• Types of early onset cancer varies by age as well as geographic locations. For example in 20s thyroid cancer is more common but in 30s it is breast cancer.  Colorectal and testicular most common in US.
  • SCC is decreasing by adenocarcinoma of the cervix is increasing in women’s 40s, potentially due to changing sexual behaviors
  • Breast cancer is increasing in younger women: maybe etiologic distinct like triple negative and larger racial disparities in younger African American women
  • Increased obesity among younger people is becoming a factor in this increasing incidence of early onset cancers

 

 

Other Articles on this Open Access  Online Journal on Cancer Conferences and Conference Coverage in Real Time Include

Press Coverage

Live Notes, Real Time Conference Coverage 2020 AACR Virtual Meeting April 28, 2020 Symposium: New Drugs on the Horizon Part 3 12:30-1:25 PM

Live Notes, Real Time Conference Coverage 2020 AACR Virtual Meeting April 28, 2020 Session on NCI Activities: COVID-19 and Cancer Research 5:20 PM

Live Notes, Real Time Conference Coverage 2020 AACR Virtual Meeting April 28, 2020 Session on Evaluating Cancer Genomics from Normal Tissues Through Metastatic Disease 3:50 PM

Live Notes, Real Time Conference Coverage 2020 AACR Virtual Meeting April 28, 2020 Session on Novel Targets and Therapies 2:35 PM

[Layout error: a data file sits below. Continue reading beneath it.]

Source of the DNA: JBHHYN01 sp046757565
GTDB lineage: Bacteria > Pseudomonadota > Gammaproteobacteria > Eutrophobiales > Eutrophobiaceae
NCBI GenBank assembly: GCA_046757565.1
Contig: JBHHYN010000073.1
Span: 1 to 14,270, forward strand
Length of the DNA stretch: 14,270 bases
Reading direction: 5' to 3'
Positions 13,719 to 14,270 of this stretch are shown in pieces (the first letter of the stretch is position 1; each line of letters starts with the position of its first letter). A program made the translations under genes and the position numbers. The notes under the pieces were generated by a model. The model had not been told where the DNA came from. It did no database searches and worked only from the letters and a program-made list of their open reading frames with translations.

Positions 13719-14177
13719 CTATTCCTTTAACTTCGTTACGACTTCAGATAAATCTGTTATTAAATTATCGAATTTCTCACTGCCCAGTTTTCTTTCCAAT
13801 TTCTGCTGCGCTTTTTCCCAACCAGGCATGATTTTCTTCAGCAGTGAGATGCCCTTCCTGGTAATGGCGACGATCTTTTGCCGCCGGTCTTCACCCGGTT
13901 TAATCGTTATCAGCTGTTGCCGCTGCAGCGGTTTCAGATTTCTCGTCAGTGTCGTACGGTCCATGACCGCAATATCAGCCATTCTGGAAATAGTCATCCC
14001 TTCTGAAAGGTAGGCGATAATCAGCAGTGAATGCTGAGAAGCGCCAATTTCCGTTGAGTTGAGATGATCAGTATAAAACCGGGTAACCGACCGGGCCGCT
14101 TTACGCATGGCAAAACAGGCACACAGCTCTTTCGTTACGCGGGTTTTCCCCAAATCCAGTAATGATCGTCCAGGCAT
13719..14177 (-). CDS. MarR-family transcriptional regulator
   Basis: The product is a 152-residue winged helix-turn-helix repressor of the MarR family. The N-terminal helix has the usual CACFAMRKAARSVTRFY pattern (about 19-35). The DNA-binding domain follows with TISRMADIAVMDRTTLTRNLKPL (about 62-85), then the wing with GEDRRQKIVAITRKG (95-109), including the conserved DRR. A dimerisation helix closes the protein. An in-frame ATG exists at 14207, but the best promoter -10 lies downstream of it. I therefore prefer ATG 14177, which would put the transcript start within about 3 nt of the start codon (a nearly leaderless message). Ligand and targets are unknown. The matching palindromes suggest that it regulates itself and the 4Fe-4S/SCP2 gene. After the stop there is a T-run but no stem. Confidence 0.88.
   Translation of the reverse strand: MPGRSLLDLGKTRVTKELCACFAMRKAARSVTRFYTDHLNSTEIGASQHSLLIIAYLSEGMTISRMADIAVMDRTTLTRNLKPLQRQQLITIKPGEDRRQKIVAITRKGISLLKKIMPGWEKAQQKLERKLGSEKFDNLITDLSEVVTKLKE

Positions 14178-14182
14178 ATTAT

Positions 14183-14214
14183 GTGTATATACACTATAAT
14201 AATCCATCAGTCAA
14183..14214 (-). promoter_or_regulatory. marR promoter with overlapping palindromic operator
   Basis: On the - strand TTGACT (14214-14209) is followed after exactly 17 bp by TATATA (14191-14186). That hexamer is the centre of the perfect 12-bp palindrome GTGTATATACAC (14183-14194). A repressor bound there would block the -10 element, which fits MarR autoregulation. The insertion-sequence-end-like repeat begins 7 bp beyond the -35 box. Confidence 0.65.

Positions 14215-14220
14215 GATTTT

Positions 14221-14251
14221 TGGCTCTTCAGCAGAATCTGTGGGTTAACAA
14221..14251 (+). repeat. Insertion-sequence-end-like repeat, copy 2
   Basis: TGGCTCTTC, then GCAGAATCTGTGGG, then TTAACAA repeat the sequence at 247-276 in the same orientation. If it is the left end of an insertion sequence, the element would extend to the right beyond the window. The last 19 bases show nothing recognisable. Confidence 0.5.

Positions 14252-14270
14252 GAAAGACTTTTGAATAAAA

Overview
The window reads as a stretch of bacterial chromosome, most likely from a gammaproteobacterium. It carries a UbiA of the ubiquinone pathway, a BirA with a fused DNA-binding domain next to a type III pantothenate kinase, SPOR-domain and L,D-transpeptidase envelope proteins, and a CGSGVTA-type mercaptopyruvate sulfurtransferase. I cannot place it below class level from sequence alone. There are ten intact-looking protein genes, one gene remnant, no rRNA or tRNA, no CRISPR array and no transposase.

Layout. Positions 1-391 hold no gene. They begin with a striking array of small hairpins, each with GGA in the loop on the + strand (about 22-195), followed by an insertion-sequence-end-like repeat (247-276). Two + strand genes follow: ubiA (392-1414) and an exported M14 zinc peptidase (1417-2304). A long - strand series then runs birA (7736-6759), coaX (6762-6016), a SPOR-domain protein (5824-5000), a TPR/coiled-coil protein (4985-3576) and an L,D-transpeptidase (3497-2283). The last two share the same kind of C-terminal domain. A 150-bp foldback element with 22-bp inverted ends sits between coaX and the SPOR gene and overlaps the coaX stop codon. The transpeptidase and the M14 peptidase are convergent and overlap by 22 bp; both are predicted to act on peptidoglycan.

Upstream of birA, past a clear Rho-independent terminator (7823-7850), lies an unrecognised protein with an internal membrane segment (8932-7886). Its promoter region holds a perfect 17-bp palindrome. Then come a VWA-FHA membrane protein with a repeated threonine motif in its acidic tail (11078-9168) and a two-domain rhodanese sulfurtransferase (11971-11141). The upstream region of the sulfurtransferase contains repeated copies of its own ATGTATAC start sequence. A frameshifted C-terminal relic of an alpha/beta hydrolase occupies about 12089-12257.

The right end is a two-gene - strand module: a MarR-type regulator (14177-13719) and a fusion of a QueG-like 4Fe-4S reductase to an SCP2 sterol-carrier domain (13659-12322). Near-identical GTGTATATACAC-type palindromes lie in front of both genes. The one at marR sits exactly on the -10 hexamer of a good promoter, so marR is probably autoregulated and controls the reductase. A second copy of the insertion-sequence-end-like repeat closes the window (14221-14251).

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2020 World Medical Innovation Forum – COVID-19, AI and the Future of Medicine, Featuring Harvard and Industry Leader Insights – MGH & BWH, Virtual Event: Monday, May 11, 8:15 a.m. – 5:15 p.m. ET

Dialogue among principals is a World Forum’s signature. Expert moderators guiding discussion and questions in audience friendly exchanges. No slides – shared perspectives facilitated by Harvard faculty, leading journalists and Mass General Brigham executives.

Jeffrey Golden, MD

Chair, Department of Pathology, BH; Ramzi S. Cotran Professor of Pathology, Harvard Medical School

Hadine Joffe, MD

Vice Chair, Psychiatry, Executive Director, Mary Horrigan Connors Center for Women’s Health and Gender Biology, BH; Paula A. Johnson Professor, Women’s Health, Harvard Medical School

Thomas Sequist, MD

Chief Patient Experience and Equity Officer, Mass General Brigham; Professor of Medicine and Health Care Policy, Harvard Medical School

Erica Shenoy, MD, PhD

Associate Chief, Infection Control Unit, MGH; Assistant Professor, Harvard Medical School

Gregg Meyer, MD